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Public Administration in “Post-Democracy” America: Part 2—Knowing Good from Evil

The views expressed are those of the author and do not necessarily reflect the views of ASPA as an organization.

By Erik Devereux
February 18, 2022

This is the second piece in a series of columns I will write for the PA TIMES regarding the implications for public administration in the United States from the emerging crisis of American democracy—the first column on the possible increase in official corruption if America becomes an authoritarian state is available here. This column focuses on the conundrum public administrators inevitably will face should substantive democratic consent be withdrawn from the political sphere: the choice of whether to continue to serve or not. What will be the important fact on the ground is that, without consent, public administrators will no longer be in public service. Instead, they will be in service to authoritarian leaders who may or may not live up to the standard set by the concept of a beneficent dictator.

One of the great ironies in governance is that a beneficent dictator has the potential to achieve far better public policy outcomes on behalf of the citizenry than can any form of democracy. For example, take the complete hot mess that is the current U.S. tax code—bloated, wasteful and packed with inane tax breaks—for example, the oil depletion allowance that allows oil companies to sell oil for profit and then claim a tax break because they sold oil. There seems little chance our democracy can fix this for the better, even if the status quo contributes to the eventual fiscal collapse of the Federal government. A truly beneficent dictator could fix the tax code quickly and permanently because in this case the principle would be taxation without representation.

On the flip side of course, one person’s beneficent dictator is another’s authoritarian demagogue. That is why I recall Harry Truman saying democracy is a terrible system that just happens to be better than any known alternative.

This juncture in America’s history is bringing to the forefront the wicked problem of knowing what constitutes right from wrong, good from evil, when governments make choices. The only way forward for public administrators who find themselves potentially serving an authoritarian state is to have some metric in that regard. If what public administrators are ordered to do by an authoritarian constitutes evil, then complying with that order makes those administrators complicit in evil. My recommendation at that point is to resist or resign.

This is not a new problem. In the military there is the established rule that a subordinate cannot violate certain principles in the battlefield even when ordered to to so by a superior. To say, “I was just following orders,” is not an acceptable defense. Consequently, if the United States becomes an authoritarian state, the longstanding “firewall” between politics and administration must collapse. The loss of democratic consent means that public administrators are automatically embedded in a political system, not an administrative one, and therefore those in administration who continue to serve evil purposes are being political.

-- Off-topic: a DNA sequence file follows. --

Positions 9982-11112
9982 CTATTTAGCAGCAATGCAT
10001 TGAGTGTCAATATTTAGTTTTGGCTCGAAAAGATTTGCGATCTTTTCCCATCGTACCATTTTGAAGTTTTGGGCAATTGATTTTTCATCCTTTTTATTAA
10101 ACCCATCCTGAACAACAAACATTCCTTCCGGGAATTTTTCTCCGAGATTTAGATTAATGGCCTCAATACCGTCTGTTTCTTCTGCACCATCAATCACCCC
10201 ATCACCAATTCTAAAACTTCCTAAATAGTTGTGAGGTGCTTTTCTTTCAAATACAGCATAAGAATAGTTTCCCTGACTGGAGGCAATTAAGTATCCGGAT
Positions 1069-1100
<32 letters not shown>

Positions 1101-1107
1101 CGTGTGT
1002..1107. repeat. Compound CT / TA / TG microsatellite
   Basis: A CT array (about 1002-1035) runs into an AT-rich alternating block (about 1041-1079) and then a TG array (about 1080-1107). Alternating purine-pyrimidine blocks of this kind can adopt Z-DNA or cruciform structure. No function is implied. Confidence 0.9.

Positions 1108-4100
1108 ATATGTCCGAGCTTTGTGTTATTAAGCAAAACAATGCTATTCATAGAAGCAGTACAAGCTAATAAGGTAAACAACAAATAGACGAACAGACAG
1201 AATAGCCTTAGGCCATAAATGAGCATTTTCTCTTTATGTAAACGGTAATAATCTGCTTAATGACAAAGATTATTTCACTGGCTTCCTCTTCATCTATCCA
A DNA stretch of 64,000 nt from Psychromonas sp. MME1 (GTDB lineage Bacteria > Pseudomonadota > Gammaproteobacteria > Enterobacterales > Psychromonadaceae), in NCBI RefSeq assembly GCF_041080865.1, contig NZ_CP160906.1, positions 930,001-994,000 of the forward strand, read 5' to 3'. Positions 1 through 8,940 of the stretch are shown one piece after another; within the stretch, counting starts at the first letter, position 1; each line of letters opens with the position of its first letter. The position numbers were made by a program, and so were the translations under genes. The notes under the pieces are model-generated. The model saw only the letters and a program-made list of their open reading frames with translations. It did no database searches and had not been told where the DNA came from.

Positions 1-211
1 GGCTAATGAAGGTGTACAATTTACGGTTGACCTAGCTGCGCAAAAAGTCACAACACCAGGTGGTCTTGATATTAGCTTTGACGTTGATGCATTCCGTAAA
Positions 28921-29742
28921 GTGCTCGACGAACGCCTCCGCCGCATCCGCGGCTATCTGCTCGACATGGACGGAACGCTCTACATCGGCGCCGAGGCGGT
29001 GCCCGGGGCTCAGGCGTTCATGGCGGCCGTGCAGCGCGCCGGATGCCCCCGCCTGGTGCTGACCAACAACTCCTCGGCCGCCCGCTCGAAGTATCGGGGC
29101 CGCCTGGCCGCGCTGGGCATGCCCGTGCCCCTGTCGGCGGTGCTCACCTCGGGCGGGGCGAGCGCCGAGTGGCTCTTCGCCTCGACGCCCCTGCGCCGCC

A path toward establishing that metric for right and wrong is illuminated by similar defects in democracy. The Melian Dialogue in the Thucydides masterwork, History of The Peloponnesian War, depicts one of the most chilling accounts of a democracy gone wrong. The Athenian council, ostensibly one of the earliest examples of representative democracy, debates whether or not to commit genocide against the Melians. After debate, the council votes for genocide and the Athenian army then kills all the Melian men and enslaves the women and children.

Now, how do we know this is wrong? The answer is that there are principles enshrined in the Universal Declaration of Human Rights, which clearly say genocide is always wrong and can never be justified. This is an absolute, not relative standard, and it has nothing to do with the increasingly empty ideological debates in the United States over individual freedom versus intergroup equity. An authoritarian state will make choices that inevitably violate the Universal Declaration of Human Rights such as separating parents from children against their will and placing them in separate concentration camps without meaningful legal recourse. These are evil acts and the standard that makes that clear is absolute and non-negotiable.

I hope those reading this column are realizing the full implications of a potential slide into authoritarianism in the United States. This is will set up profound matters for future generations to reconcile about the choices their fellow citizens made under the guise of public service. All I can say is please choose wisely.


Author: Erik Devereux is a consultant to nonprofits and higher education and teaches at Georgetown University. He has a B.S. from the Massachusetts Institute of Technology (Political Science, 1985) and a Ph.D. from the University of Texas at Austin (Government, 1993). He is the author of Methods of Policy Analysis: Creating, Deploying, and Assessing Theories of Change (Amazon Kindle Direct). Email: [email protected] Twitter: @eadevereux.

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